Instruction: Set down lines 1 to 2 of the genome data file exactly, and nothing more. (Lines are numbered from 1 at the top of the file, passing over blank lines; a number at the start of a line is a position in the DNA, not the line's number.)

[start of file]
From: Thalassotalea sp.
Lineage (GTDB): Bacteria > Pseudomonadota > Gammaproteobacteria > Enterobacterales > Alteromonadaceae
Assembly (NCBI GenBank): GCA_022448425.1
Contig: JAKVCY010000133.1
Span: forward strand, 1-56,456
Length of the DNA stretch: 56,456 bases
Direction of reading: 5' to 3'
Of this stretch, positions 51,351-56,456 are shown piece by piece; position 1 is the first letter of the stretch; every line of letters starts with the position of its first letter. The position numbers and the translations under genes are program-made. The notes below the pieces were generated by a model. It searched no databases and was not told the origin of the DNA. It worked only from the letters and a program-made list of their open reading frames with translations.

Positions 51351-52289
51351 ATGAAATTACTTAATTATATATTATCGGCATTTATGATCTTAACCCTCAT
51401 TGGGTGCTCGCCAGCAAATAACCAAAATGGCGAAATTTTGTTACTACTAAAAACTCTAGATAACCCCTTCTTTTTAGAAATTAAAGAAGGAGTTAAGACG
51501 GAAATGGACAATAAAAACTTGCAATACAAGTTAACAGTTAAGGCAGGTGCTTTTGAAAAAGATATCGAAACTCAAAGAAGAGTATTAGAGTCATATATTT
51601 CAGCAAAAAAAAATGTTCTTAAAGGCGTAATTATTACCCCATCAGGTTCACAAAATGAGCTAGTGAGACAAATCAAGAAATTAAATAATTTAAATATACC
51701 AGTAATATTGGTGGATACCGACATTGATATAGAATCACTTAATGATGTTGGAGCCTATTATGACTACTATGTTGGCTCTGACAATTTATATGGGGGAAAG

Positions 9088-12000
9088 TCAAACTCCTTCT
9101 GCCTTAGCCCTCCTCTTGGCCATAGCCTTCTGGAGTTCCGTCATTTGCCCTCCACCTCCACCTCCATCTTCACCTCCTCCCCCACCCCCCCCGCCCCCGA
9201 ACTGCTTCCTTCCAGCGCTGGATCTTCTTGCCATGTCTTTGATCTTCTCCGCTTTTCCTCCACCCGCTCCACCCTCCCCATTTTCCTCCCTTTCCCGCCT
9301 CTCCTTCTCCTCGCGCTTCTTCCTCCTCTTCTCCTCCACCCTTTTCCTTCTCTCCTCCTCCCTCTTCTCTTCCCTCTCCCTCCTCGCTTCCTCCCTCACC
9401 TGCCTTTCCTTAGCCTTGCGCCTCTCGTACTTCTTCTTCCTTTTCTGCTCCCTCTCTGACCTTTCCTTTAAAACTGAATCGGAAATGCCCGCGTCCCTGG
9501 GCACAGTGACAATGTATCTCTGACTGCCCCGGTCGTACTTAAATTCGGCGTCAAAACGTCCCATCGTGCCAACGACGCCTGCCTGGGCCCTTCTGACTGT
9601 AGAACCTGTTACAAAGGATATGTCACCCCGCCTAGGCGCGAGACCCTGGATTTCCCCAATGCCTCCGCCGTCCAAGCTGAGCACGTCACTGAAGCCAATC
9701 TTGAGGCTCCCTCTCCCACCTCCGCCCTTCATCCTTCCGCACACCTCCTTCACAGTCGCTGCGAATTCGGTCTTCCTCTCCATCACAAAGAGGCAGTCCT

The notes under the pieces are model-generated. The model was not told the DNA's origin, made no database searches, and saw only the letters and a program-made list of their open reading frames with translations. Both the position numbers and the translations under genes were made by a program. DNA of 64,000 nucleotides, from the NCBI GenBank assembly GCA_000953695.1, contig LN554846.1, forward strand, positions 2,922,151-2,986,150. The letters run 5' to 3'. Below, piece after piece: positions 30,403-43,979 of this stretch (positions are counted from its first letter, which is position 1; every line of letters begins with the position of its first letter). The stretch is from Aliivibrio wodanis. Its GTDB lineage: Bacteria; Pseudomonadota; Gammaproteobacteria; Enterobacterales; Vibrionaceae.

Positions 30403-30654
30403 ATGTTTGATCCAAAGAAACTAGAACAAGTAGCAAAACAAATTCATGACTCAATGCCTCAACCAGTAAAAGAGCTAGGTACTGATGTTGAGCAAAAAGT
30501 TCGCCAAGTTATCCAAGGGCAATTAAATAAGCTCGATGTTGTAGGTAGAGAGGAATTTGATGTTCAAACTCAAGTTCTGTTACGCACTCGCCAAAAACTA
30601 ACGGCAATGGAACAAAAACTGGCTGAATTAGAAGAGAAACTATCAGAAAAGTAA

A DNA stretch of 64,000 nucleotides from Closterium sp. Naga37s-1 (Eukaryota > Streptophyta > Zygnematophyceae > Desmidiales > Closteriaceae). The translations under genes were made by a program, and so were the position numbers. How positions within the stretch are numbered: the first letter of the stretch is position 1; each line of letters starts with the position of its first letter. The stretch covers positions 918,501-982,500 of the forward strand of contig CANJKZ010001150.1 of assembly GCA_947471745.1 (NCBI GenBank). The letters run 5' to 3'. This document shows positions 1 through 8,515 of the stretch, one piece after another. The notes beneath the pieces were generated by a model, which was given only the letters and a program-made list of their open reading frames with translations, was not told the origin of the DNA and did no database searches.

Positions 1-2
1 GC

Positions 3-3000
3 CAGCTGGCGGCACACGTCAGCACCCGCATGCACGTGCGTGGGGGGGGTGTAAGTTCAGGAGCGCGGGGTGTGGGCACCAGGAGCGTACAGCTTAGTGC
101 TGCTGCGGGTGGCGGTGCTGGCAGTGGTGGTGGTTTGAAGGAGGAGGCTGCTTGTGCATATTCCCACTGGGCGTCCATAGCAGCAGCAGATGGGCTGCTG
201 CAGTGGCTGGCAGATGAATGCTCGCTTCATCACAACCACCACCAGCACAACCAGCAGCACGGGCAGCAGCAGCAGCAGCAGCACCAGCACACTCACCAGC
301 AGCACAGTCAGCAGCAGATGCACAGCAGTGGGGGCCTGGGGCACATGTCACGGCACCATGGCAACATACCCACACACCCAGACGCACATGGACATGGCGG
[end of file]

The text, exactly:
From: Thalassotalea sp.
Lineage (GTDB): Bacteria > Pseudomonadota > Gammaproteobacteria > Enterobacterales > Alteromonadaceae